Kids might think that we have access to an unending source of money, especially if they're little. For the first couple of years we shell out for everything that they need, but when it becomes a case of treating them, it can be tricky to figure out when to say no. Introducing allowance is a popular way to help children understand the value of money, but when should you do it, and how much should you give them?
According to Money Crashers, there are two general schools of thought when it comes to giving kids hard cash. Some believe that children should earn their allowance by contributing to the household chores, with others firmly believe that they shouldn't be rewarded for simply doing their fair share. Instead, they earn money by doing special tasks or are given money as needed when the situation arises. Let's take a look at the pros and cons for both.
Earning allowance helps kids to understand that nothing in this world comes for free. While it's miles away from the 9-5 most of us have in order to provide, it can teach a valuable lesson: Work equals money. No work equals no money. On the flip side, this can be difficult to manage when you have more than one child and not enough chores to go around, and consequences beyond the loss of money need to be put in place should the child decide not to do the chores.
If you opt for this way of doing things, then consider setting up a price for each job, like $2 for the dishes and $3 for cleaning the floors. It's also important to make sure kids understand that doing chores is about more than money, but about teamwork and pitching in for the greater good.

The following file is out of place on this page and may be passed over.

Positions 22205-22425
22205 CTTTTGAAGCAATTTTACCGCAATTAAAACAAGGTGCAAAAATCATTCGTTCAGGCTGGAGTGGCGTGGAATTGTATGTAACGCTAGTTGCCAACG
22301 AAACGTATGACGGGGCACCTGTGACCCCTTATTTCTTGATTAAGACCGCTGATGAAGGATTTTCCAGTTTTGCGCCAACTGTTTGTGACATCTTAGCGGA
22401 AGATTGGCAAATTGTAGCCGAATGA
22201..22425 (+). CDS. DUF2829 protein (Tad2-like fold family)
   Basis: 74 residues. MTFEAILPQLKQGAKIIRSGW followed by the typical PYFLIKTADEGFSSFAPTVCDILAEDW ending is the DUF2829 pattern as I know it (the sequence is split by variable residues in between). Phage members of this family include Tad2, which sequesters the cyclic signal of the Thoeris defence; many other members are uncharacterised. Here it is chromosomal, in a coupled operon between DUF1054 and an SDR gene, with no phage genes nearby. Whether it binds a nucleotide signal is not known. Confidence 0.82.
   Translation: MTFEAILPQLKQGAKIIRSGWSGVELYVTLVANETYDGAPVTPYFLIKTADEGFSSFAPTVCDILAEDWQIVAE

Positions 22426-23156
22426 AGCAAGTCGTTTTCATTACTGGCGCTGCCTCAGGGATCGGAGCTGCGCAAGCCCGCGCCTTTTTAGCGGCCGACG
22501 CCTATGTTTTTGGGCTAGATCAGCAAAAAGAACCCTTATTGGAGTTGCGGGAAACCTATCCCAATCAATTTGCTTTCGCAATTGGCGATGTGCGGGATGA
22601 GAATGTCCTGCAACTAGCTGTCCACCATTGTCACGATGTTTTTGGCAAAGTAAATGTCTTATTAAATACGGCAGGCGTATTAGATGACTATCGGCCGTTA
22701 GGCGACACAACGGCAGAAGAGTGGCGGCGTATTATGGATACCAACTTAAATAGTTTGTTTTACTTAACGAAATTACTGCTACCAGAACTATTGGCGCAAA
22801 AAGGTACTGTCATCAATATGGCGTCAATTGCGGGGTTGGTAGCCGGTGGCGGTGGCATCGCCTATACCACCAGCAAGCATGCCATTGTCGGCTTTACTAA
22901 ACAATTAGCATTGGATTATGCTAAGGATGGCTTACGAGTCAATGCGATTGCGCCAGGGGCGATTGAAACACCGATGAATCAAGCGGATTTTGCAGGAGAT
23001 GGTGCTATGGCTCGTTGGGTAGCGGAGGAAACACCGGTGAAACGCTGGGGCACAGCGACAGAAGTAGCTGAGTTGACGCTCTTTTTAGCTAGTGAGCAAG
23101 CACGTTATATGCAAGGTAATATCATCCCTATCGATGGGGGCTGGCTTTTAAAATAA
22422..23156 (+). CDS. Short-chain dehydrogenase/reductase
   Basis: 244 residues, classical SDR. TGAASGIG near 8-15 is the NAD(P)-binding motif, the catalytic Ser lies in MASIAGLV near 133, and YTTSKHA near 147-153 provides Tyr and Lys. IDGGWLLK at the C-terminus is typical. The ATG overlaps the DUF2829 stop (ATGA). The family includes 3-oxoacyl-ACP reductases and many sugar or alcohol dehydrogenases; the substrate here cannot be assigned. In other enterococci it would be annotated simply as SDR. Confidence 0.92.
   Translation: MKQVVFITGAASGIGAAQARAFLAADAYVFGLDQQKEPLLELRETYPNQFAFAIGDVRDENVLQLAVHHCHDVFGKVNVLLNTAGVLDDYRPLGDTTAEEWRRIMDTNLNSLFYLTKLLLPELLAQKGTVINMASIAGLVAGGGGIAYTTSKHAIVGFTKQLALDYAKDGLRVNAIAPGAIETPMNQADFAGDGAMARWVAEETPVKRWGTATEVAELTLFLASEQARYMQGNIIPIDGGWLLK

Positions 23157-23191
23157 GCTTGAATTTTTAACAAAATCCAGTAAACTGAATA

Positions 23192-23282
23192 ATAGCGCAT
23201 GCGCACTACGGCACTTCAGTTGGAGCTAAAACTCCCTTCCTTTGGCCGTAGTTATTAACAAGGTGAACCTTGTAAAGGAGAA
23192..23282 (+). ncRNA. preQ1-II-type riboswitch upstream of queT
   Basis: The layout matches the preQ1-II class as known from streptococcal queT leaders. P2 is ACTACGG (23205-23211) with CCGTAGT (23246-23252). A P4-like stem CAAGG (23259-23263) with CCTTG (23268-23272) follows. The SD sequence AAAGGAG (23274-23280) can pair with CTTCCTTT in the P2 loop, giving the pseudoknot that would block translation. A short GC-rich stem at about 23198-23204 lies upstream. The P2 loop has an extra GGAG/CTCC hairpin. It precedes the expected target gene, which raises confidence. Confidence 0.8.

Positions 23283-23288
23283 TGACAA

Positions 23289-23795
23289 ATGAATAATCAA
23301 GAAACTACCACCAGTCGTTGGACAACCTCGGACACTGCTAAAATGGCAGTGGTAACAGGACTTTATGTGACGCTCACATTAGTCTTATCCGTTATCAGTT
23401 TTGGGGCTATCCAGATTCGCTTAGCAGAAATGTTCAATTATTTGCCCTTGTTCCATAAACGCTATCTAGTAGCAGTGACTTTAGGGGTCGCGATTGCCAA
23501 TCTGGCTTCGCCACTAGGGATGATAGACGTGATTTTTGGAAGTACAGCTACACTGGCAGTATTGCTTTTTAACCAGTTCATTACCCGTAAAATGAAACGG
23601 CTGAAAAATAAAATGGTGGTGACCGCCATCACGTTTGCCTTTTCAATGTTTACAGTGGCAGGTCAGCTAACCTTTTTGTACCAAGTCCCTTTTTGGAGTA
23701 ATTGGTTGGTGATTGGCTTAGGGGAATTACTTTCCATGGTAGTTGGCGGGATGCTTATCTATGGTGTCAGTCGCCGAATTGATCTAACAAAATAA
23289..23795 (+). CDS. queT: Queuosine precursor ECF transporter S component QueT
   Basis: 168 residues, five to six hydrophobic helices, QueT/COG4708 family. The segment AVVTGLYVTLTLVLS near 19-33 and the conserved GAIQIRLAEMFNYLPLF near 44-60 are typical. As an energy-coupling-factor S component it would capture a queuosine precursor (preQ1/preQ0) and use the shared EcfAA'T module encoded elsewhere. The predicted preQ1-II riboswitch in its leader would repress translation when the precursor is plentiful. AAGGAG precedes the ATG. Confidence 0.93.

By giving your kids a regular allowance no matter what, you could still potentially help them with their money management skills. If they know they're getting X amount every Friday, then they're more likely to budget and spread their allowance over the course of the week. On the other hand, they're not working for their money so may take it for granted and not be as appreciative of where it comes from. So, how much allowance should a child get?
Like most things in life, there's no set rule for this one, but the general rule of thumb is to pay $1 for every year of age on a weekly basis. However, if $14 for your 14-year-old doesn't seem like it's going to stretch to their needs, do what feels right for you. The amount you allocate to them can also be dependent on how many children you have, and what your budget is for allowance.